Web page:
Lemon and Thyme Cake


I have just ended up with a pile of lemons and a surfeit of eggs. I’m working my way through both … slowly.

I spotted this recipe for a lemon and thyme cake about a month ago and I invariably find Nigel Slater’s cake recipes flawless (his chocolate brownie recipe is fantastic). I am also a sucker for cakes using ground almonds and cakes dredged in syrup when they come out of the oven … Of course, being a lemon and thyme cake … I now have an excess of thyme hanging around the house.

As I was using my trusty Magimix I took some short cuts with Slater’s method … but if you don’t bake a lot or you’re doing the hard work by hand, I’d defer to his recipe rather than what follows …

Preheat oven to 160°C. Slater doesn’t specify if this is normal or fan forced but, as I opted for normal bake and had to cook the cake for a lot longer than suggested, I think it’s fan forced. Grease a 1lb loaf tin and line with baking paper (yes, actually do this!).

Cream 200g butter with 200g caster sugar, and then add 100g plain flour, ½ tsp baking powder and 100g ground almonds. I always mix between each addition. Then add 4 large eggs. Finish by adding the finely grated zest of one large lemon (depending on how much you like lemon) and approximately 1 tsp of finely chopped fresh thyme leaves (you really can’t go the dried route here).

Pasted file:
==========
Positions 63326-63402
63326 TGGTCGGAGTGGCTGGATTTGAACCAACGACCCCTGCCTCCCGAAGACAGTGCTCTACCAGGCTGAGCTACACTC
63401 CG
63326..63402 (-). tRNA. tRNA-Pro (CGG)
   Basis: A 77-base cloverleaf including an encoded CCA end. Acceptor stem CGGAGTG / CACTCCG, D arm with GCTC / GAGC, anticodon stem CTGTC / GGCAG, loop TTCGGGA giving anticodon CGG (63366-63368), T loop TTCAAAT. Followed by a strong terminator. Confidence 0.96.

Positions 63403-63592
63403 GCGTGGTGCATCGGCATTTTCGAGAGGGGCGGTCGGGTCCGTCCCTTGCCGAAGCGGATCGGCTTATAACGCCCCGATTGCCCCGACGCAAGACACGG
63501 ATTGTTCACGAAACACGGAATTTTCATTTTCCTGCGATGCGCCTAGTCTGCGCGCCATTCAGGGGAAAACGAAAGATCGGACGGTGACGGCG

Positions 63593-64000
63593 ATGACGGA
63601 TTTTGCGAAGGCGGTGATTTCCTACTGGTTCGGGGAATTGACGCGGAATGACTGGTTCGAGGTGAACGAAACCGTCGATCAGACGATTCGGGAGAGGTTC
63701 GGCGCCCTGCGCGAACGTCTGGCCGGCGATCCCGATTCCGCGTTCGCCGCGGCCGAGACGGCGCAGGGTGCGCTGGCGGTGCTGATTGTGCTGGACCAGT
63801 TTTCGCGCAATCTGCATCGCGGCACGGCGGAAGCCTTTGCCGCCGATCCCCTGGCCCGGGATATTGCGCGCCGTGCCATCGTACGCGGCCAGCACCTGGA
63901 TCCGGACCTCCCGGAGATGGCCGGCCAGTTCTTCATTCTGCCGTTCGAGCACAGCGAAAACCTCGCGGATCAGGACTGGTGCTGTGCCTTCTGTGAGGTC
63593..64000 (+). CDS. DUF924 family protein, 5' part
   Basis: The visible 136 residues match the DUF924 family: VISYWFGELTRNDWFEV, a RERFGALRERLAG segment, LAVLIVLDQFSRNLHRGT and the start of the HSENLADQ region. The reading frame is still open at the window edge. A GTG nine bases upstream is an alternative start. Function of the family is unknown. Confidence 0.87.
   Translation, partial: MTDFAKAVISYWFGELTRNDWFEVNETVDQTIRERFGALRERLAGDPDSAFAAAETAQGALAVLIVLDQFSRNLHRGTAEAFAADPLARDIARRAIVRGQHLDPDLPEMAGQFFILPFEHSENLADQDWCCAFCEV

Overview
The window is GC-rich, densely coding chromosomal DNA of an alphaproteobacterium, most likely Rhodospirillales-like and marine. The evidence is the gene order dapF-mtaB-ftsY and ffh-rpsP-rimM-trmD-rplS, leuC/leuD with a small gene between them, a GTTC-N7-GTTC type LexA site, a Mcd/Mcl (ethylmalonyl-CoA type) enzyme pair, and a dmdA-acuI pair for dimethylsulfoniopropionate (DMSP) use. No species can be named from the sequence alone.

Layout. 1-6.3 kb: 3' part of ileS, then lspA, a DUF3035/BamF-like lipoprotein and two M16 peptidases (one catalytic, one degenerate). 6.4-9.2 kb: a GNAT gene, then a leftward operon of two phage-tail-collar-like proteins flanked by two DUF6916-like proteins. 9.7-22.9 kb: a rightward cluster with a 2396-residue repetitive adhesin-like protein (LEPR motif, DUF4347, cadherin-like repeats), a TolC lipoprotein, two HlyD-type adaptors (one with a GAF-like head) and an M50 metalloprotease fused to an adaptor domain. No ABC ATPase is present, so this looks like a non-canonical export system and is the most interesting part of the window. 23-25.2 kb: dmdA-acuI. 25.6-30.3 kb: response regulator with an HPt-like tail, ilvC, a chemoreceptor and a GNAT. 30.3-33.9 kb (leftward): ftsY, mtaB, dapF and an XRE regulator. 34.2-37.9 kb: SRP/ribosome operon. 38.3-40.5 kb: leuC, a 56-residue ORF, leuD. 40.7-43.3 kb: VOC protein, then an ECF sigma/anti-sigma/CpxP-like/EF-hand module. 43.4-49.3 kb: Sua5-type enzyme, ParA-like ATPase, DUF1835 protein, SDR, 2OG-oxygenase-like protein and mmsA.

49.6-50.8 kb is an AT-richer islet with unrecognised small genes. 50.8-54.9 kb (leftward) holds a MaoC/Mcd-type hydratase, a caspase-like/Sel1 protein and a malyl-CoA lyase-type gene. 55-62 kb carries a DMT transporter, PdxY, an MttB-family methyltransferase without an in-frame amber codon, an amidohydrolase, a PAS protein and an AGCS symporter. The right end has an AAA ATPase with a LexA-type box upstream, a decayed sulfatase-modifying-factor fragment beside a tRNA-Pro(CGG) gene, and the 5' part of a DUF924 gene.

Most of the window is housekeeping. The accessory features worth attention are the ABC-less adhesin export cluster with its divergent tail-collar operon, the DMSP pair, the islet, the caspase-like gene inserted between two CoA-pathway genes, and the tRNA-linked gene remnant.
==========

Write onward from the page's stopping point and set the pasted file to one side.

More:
This makes a really thick batter so you’re going to have to spoon it in to the tin, rather than pour. Don’t be alarmed.

Slater says to bake for 45 mins. At 160°C, no fan, this wasn’t long enough and I ended up baking for just over an hour. If you can, opt for 160°C fan forced, or try 180°C in a normal oven.

Just before the cake finishes baking, make the syrup. In a pan over a moderate heat, dissolve 4 tbsp of caster sugar in the juice of 2 large lemons, adding in ½ tsp of thyme leaves. Make sure the sugar dissolves but don’t bring the mix to the boil. This did make a generous amount of syrup (not that it worried the cake) so don’t be too fussed about sourcing huge lemons!

When the cake comes out of the oven, take a long skewer and poke holes all over the cake, all the way to the bottom and then drizzle the syrup over the cake evenly, before allowing to cool in the tin.

Because you did use the baking paper to line the tin, when the cake is cool simply pull it out of the tin and cut in generous slices. Slater suggests serving with thick yoghurt but you don’t even need that.

Absolutely delicious – and I think it took me longer to do the dishes than put the cake together!